Run OGRE Run is an infinite runner, where you (the OGRE) run through a medieval village causing mayhem. With an angry mob hot on your heels, and an outraged citizenry hurling anything they can get their hands on at you. You must avoid obstacles, dodge weapons, consume pies, and drink ale along the way to stay one step ahead.
We're a two-man team out of California and Texas, and this is our first game jam. In fact, we only heard about this competition three days before it started and figured it would be a great experience. We have a handful of games in our development queue, but we’ve struggled along the way with scope creep and the daunting reality of large game projects. We were very excited by the idea of a game jam to force us into managing the scale and scope, and avoid getting bogged down as we have in other projects.
After reading the winning theme on Friday, we connected over Skype and shared a Mischief session to sketch out ideas, figure out our base mechanics, and conceptualize the general game flow. Once we had a high level view of what we were going to build, we jumped into a google doc and wrote up a basic game design document (GDD) of the systems, art, and sounds we would need to complete the game, and then split up ownership of tasks. Since we're both pretty comfortable bouncing between code and art responsibilities, our plan was to build all the logic first using primitives, then tag-team art creation while merging and testing systems, and spend whatever time we had left polishing the results and adding as much candy as time allowed.
Mischief concept sketches and GDD...
We started by building systems in separate projects, then importing them as asset bundles into the main project, and used SourceTree and Bitbucket for our version control. We assumed once we had basic functionality in the main scene we could both switch to it and proceed with a Commit, Fetch, Merge, Push routine. After a few of these however, we realized git wasn’t working well with Unity specific files such as levels, materials, etc, so we stopped trying to work on the scene simultaneously and ended up doing most of our refinements in separate projects and merging only once we knew things were ready, or close enough. By the end of day one, all the primary systems were built to at least the first pass stage.
On day two we took turns working on the main project while the other worked on art to deal with version control issues. Art was produced in Blender, Photoshop, and Gimp. Everything is our original art, but the character and houses were originally built for another project so we opted out of the graphics category. The character and houses still had to be modified for this project and the remaining art was created within the 72 hour window, so art still consumed a chunk of our available time. It was great to replace the primitives with final art, the transformation was exciting.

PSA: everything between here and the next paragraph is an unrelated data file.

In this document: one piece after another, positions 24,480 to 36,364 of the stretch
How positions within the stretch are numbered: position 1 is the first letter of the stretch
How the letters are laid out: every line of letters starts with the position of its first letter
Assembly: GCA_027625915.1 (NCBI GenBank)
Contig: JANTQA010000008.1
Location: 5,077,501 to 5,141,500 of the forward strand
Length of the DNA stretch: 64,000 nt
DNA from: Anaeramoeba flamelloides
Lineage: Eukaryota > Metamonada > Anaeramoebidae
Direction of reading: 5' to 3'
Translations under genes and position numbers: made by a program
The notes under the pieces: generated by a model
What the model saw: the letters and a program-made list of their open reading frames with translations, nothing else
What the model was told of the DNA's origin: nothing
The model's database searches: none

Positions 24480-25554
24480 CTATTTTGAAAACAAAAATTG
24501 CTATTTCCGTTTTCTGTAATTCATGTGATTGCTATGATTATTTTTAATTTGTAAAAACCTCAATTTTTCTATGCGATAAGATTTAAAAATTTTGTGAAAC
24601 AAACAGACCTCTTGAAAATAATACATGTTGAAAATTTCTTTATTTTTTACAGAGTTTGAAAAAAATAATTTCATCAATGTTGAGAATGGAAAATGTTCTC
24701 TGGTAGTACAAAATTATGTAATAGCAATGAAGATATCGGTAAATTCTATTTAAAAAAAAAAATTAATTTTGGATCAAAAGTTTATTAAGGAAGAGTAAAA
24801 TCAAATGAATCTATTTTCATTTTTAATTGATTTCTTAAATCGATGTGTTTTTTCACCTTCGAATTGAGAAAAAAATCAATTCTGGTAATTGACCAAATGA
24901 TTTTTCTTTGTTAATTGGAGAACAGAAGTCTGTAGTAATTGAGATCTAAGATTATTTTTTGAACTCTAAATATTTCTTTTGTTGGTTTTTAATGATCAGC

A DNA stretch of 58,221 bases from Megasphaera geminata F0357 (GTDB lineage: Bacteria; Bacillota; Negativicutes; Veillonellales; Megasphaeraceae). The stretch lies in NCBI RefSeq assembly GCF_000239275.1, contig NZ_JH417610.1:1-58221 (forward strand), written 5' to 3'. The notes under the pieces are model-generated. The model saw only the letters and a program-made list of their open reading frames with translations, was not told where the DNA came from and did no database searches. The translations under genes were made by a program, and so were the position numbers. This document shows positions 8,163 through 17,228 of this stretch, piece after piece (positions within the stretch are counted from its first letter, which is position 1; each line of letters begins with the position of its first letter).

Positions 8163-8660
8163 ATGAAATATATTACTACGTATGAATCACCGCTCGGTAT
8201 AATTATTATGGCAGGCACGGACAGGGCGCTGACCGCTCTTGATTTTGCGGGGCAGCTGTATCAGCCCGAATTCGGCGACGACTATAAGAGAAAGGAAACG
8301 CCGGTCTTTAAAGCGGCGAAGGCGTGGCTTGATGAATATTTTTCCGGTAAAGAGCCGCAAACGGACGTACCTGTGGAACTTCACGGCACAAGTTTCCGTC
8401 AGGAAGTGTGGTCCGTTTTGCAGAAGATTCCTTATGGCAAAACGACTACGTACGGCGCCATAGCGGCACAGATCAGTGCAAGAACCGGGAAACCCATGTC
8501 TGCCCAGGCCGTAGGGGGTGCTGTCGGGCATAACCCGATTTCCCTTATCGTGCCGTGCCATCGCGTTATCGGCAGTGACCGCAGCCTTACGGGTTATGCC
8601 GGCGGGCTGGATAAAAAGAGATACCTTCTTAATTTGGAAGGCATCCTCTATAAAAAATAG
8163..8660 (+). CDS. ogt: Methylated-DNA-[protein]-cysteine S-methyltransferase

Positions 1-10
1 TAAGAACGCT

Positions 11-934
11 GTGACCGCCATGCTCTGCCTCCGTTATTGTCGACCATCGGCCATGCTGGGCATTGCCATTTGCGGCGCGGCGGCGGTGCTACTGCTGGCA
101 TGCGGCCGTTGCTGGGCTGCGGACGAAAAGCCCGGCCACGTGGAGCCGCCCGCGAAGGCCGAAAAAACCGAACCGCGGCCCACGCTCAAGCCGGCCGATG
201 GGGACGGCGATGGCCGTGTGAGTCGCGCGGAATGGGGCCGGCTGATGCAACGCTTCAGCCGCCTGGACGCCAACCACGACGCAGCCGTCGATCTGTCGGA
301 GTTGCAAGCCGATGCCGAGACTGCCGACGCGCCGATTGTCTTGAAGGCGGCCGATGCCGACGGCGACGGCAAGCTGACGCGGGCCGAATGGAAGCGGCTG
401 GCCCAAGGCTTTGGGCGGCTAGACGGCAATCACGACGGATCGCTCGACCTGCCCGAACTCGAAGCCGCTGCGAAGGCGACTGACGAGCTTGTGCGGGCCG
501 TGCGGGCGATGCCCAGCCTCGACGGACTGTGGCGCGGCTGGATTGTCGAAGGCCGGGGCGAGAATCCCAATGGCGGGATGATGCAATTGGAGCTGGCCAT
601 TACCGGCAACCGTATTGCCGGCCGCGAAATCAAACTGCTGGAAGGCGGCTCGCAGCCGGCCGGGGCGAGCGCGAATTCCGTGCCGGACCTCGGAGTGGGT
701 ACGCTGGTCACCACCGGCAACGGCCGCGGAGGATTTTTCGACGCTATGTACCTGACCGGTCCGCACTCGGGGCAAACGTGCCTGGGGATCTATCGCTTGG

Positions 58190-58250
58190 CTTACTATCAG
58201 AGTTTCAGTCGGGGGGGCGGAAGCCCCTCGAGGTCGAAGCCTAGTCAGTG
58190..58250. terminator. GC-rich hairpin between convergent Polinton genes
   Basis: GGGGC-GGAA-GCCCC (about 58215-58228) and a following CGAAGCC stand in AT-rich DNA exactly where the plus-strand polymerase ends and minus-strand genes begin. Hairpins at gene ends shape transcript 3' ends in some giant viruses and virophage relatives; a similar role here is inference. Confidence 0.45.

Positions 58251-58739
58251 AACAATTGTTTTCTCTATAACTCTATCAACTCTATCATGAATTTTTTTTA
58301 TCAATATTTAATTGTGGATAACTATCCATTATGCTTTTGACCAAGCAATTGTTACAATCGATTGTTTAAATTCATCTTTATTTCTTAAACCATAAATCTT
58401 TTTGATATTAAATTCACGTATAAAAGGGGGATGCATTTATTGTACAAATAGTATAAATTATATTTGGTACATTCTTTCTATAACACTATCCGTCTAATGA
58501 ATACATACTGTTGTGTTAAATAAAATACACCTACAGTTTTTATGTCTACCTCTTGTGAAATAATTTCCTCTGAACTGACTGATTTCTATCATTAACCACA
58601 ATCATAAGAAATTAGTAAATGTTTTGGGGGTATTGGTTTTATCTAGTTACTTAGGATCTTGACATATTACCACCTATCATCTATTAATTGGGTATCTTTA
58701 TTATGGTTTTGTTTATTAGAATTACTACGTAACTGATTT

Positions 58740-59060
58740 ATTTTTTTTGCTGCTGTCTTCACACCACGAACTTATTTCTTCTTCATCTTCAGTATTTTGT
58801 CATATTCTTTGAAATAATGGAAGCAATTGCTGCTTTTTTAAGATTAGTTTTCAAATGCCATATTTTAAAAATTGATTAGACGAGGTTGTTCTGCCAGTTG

Core logic in place with primitive graphics...
3D asset creation and testing...
The music and sound creation occurred throughout the duration of the project, but really started coming together towards the end. The songs were created in GarageBand, and audio processing was done in Audition. Getting audio into the game was another aha moment that added a lot of polish to the overall project.
Day three was filled working out remaining code issues, creating the logo, theming the UI, and plenty of play testing. Time restrictions forced us to cut a handful of ideas, and take a few shortcuts, but we managed to submit the initial WebGL build by the deadline, and followed that with desktop versions for PC, Mac, and Linux.
Ludum Dare was a fantastic experience for us, the time restriction forces productivity over all other things. It’s been so fun to see other perspectives, play other games, and have an immediate audience for our own. We can’t wait to do it again. As for Run OGRE Run, our current plan is to polish it up, add all the things we were forced to cut plus more content and touch controls, and publish it on mobile.
Our software toolset for the build...
- Unity (Game engine)
- Blender (Modeling, rigging, and painting)
- Mischief (Concept drawing)
- Gimp (Art and textures)
- Adobe Photoshop (Art and textures)
- Adobe Audition (Audio processing)
- Garage band (Music composition)
- Shadermap (Tiled normal maps)
- MindTex (Normal map creation)
- SourceTree (Git)
- Bitbucket (Git)
Additional software to make it easier to deal with our geographical difference...
- Skype (video chat, desktop sharing)
- Telegram (chat, image and file sharing)
- Teamviewer (desktop sharing)
What is Ludum Dare?
Ludum Dare is a community of game developers that participates in 3 intense, accelerated game development challenges a year. While there are no prizes, nearly 3000 developers/teams get together to produce their game in 48-72 hours. There are two categories of submission:
Compo: is a solo developer submission, where the developer has 48hrs to complete an original game, with all assets (other than code libraries) being created within the 48hrs.
Jam: allows individuals or teams to work on submissions and extends the time to 72hrs. Additionally, any assets may be used to create the game.
Crazy Minnow Studio submitted Run OGRE, Run! as a Jam entry and we pretty much used up our allotted 72hrs! :)